Thy loving-kindness, i.e. the discoveries and influences of thy grace and favour, which thou usually impartest to thy people in the sanctuary.

Is better than life; is more durable, and comfortable, and satisfactory than the present life, with all imaginable advantages belonging to it.

My lips shall praise thee, both for my former taste and experiences of this truth, and for the assurance of my restitution to the same blessed enjoyments.

Because thy lovingkindness is better than life,.... For life without the love of God is nothing else than death: a man that has no share in the love of God is dead while he lives; all the enjoyments of life, health, riches, honour, friends, &c. are nothing without the love of God; the meanest temporal blessings with it are preferable to the greatest without it, Proverbs 15:17; it lasts longer than life, and therefore must be better than that; death cannot separate from it; it continues to all eternity. And that the saints prefer it to this natural life appears by their readiness to lay it down for the sake of Christ and his Gospel, in which the lovingkindness of God is so richly manifested unto them; to which may be added, that it is the love of God which gives to his people spiritual life, and which issues in eternal life, and therefore must be better than a temporal one. The Targum is,

"for better is thy kindness, which thou wilt do for the righteous in the world to come, than the life which thou givest the wicked in this world;''

my lips shall praise thee; that is, for thy lovingkindness, and because it is better than life, and any enjoyment of it.

Because thy lovingkindness is better than life, my lips shall praise thee.
3. Because thy lovingkindness &c.] R.V. renders, For thy lovingkindness &c., a further reason for the longing of Psalm 63:1. But it is best to retain the rendering of the A.V. He has waited to see God’s power and glory, yet after all it is the lovingkindness of which he has personal experience that tunes his lips to praise. When Moses desired to see God’s glory, he was granted a revelation of His goodness (Exodus 33:18 ff). It is better than life, than that which men count most precious, for without it life would be a desert. His life was threatened, but the danger fades out of sight in the consciousness of God’s love. Note the connexion of God’s strength and lovingkindness (Psalm 63:2-3), as in Psalm 62:11-12.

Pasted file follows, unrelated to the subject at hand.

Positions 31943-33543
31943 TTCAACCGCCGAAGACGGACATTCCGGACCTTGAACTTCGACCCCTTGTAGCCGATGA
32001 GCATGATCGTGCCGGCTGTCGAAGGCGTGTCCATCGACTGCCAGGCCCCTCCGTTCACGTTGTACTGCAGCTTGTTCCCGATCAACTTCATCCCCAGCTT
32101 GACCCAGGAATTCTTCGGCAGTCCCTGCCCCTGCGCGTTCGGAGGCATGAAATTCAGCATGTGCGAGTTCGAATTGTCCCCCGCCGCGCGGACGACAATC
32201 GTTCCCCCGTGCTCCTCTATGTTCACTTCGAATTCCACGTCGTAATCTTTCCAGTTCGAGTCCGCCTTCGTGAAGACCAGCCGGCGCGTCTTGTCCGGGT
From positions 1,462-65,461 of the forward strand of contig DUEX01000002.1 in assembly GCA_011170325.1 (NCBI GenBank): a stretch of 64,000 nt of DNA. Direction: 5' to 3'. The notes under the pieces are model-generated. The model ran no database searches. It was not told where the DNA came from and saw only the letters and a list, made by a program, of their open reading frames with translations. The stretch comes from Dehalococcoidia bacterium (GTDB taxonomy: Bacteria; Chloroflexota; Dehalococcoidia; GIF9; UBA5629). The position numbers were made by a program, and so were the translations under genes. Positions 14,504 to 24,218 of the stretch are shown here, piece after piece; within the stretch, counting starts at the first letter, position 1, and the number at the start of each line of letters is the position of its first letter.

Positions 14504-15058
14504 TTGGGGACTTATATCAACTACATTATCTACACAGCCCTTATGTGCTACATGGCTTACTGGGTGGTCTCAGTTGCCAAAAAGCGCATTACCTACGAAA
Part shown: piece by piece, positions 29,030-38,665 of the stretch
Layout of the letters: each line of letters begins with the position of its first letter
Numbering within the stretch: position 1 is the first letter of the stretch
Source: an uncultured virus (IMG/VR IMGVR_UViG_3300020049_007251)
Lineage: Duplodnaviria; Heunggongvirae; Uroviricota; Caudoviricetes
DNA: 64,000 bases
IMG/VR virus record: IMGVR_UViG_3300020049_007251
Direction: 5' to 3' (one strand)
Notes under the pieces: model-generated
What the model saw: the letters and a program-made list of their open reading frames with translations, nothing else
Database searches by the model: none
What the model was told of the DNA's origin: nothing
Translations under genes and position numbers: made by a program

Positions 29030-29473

shall praise thee] Shall laud thee, a different word from that in Psalm 63:5. The word is supposed to be a proof of the late date of the Psalm, as it is an Aramaic word, and is found elsewhere only in the later parts of the O.T. But it is precarious to argue from a single word, when the remains of Heb. literature are so comparatively scanty.

3–5. The joy of grateful praise.

Verse 3. - Because thy loving kindness is better than life, my lips shall praise thee. The complete resignation of the psalmist, his sense of God's "loving kindness," and his desire to "praise," not to complain, are, under the circumstances, most wonderful, most admirable, and furnish a pattern to the Church in all ages. Psalm 63:3If the words in Psalm 63:2 were אלהים אתּה אשׁחרך, then we would render it, with Bצttcher, after Genesis 49:8 : Elohim, Thee do I seek, even Thee! But אלי forbids this construction; and the assertion that otherwise it ought to be, "Jahve, my God art Thou" (Psalm 140:7), rests upon a non-recognition of the Elohimic style. Elohim alone by itself is a vocative, and accordingly has Mehupach legarme. The verb שׁחר signifies earnest, importunate seeking and inquiring (e.g., Psalm 78:34), and in itself has nothing to do with שׁחר, the dawn; but since Psalm 63:7 looks back upon the night, it appears to be chosen with reference to the dawning morning, just as in Isaiah 26:9 also, שׁחר stands by the side of אוּה בלּילה. The lxx is therefore not incorrect when it renders it: πρὸς δὲ ὀρθρίζω (cf. ὁ λαὸς ὤρθριζεν πρὸς αὐτὸν, Luke 21:38); and Apollinaris strikes the right note when he begins his paraphrase,

Νύκτα μετ ̓ ἀμφιλύκην σὲ μάκαρ μάκαρ

ἀμφιχορεύσω -

At night when the morning dawns will I exult around Thee,

most blessed One.